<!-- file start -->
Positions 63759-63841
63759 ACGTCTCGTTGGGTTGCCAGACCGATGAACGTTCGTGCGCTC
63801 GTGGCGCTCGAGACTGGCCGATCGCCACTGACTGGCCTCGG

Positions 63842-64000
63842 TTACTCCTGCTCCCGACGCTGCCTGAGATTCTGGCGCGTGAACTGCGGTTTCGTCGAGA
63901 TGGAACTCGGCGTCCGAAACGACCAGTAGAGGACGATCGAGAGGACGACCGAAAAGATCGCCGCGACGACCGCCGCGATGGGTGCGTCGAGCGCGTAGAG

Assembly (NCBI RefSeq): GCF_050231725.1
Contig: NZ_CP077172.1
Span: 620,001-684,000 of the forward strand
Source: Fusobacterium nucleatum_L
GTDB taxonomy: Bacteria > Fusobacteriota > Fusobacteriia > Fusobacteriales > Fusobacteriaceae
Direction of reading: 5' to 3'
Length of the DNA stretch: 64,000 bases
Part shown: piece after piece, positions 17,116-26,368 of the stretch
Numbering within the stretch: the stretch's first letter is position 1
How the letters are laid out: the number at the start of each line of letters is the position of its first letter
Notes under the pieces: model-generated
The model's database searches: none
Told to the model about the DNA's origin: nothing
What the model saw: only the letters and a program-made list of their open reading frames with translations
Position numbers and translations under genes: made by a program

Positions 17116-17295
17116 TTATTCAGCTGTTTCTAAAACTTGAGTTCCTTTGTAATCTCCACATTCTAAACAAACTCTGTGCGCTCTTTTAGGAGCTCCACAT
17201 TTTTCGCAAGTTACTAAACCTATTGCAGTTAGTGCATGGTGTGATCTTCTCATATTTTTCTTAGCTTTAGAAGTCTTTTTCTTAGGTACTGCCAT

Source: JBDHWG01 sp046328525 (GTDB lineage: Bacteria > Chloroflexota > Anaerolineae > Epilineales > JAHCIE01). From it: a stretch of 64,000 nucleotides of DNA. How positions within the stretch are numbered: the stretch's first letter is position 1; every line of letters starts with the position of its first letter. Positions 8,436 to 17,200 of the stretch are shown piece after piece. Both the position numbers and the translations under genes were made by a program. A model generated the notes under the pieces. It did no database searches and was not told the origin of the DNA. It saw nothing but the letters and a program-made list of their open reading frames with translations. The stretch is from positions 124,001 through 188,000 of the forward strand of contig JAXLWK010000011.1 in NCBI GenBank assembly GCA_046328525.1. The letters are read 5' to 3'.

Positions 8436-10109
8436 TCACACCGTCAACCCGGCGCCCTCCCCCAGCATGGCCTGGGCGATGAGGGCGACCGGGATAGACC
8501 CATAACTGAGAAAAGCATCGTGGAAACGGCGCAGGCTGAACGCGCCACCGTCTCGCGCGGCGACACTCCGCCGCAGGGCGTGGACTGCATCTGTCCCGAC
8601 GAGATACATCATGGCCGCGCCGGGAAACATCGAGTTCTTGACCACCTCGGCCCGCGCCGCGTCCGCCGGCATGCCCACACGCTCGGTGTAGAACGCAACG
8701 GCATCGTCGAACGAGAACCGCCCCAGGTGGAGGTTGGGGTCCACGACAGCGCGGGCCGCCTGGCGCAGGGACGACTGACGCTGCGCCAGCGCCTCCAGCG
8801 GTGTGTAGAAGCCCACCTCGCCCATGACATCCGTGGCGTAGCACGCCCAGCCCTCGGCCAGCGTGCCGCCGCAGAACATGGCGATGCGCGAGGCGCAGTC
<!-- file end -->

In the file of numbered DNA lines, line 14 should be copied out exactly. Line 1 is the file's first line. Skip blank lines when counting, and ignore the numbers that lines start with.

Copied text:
Part shown: piece after piece, positions 17,116-26,368 of the stretch